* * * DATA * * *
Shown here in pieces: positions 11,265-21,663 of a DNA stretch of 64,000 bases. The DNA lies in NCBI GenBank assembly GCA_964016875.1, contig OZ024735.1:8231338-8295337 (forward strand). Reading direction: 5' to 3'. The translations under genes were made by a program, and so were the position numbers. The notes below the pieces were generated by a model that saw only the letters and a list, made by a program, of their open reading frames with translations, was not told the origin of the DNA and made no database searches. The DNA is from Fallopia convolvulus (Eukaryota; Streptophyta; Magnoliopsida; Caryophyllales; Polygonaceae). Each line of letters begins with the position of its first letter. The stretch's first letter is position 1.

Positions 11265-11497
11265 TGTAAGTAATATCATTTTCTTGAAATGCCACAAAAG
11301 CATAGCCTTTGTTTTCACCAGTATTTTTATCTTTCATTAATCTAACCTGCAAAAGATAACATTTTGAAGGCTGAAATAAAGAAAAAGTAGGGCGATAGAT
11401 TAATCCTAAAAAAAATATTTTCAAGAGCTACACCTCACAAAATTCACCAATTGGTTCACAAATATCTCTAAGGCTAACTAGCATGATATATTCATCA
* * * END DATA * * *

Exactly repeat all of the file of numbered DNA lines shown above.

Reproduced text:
Shown here in pieces: positions 11,265-21,663 of a DNA stretch of 64,000 bases. The DNA lies in NCBI GenBank assembly GCA_964016875.1, contig OZ024735.1:8231338-8295337 (forward strand). Reading direction: 5' to 3'. The translations under genes were made by a program, and so were the position numbers. The notes below the pieces were generated by a model that saw only the letters and a list, made by a program, of their open reading frames with translations, was not told the origin of the DNA and made no database searches. The DNA is from Fallopia convolvulus (Eukaryota; Streptophyta; Magnoliopsida; Caryophyllales; Polygonaceae). Each line of letters begins with the position of its first letter. The stretch's first letter is position 1.

Positions 11265-11497
11265 TGTAAGTAATATCATTTTCTTGAAATGCCACAAAAG
11301 CATAGCCTTTGTTTTCACCAGTATTTTTATCTTTCATTAATCTAACCTGCAAAAGATAACATTTTGAAGGCTGAAATAAAGAAAAAGTAGGGCGATAGAT
11401 TAATCCTAAAAAAAATATTTTCAAGAGCTACACCTCACAAAATTCACCAATTGGTTCACAAATATCTCTAAGGCTAACTAGCATGATATATTCATCA